Pelosi Is Down but Not Out

In every sense of the word, Trump absolutely killed it last Tuesday at the SOTU.  Sitting behind President Trump, watching him master the room, the grimace of Pelosi's face betrayed the culmination of a dawning revelation that unsettled her, and it was this:  Trump is really, really good at this.  Optics.  Stagecraft.  Working the crowd.  On a stage, he's untouchable. 

All her political prowess at crunching poll numbers, strong-arming legislation, and setting media narratives felt impotent.  For the first time, Pelosi comprehended not only the potential of Trump's ingenuity, but also the fact that she had been decisively outmaneuvered by it.  For the first time, Pelosi realized Trump was not the incompetent harlequin her sycophants snottily assured her he was, but rather a skilled operator with an instinct for reading the mood of a crowd and, indeed, of a nation.  But the owl of Minerva spreads its wings at dusk, and for Pelosi, her revelation may have came too late.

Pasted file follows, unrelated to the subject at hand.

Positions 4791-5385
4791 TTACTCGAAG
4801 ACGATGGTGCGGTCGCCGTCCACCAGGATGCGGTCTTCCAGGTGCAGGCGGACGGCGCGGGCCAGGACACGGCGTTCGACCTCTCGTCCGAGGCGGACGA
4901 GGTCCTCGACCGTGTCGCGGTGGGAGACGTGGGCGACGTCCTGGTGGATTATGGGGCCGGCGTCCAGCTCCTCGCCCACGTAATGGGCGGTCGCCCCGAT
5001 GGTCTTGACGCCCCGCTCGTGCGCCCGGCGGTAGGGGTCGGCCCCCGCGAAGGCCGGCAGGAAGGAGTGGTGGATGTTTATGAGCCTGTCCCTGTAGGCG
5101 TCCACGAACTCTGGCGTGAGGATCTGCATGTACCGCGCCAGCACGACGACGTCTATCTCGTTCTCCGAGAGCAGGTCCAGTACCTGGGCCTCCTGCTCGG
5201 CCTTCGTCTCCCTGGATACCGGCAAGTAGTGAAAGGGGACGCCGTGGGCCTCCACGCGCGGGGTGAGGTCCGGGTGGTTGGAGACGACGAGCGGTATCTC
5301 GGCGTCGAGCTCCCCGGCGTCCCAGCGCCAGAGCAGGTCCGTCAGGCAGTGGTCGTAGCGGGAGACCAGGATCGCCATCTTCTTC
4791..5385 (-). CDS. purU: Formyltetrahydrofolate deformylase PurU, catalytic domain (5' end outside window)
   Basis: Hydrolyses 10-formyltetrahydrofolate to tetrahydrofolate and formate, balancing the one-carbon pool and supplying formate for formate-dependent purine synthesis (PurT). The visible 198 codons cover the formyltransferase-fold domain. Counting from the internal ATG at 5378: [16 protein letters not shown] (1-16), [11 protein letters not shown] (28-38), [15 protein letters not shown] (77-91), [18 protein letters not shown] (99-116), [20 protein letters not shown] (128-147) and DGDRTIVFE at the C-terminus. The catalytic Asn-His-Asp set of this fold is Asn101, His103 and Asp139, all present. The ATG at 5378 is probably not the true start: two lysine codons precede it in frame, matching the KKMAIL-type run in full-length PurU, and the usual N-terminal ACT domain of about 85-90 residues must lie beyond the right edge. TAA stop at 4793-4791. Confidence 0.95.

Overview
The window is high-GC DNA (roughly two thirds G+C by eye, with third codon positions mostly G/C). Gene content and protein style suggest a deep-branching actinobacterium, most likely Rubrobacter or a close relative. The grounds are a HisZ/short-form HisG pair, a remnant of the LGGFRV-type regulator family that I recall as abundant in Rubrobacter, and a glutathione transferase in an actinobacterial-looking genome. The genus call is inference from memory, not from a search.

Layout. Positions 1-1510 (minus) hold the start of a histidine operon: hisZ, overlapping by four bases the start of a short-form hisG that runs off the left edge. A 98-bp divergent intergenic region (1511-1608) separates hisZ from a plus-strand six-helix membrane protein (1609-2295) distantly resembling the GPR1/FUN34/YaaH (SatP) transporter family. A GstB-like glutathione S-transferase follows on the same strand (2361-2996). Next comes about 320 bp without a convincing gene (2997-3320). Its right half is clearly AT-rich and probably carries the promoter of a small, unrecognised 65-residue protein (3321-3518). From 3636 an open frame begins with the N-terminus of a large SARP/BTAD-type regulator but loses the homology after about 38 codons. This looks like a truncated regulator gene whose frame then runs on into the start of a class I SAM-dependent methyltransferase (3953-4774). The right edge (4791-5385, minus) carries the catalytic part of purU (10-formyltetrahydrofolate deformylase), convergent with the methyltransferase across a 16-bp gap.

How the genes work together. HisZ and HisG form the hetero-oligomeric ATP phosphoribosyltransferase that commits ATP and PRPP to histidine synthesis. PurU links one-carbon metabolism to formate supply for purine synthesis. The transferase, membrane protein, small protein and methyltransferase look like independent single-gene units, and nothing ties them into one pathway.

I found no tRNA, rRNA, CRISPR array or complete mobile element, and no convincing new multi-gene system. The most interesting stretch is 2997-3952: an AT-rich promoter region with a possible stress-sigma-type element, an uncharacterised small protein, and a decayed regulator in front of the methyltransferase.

So there she sat, the empress with no clothes, having been de-robed by her own thankless impeachment-crazed minions and now exposed on national television.  There she sat, watching her own party of curmudgeons sit stone-faced as the president beamed optimism and confidence, rattled off employment gains for women and minorities, reunited a military family, rescued a child from a failing government school, and honored Rush Limbaugh.  There she sat, a day after the Iowa caucus spectacle, and a day before her adopted sham impeachment sputtered to an inglorious demise.  There she sat, understanding that while McConnell's shrewdness surely didn't help her, nor the falling on their own Nerf swords of rodeo clowns Schiff and Nadler, the one person most responsible for her current predicament is Donald John Trump Senior.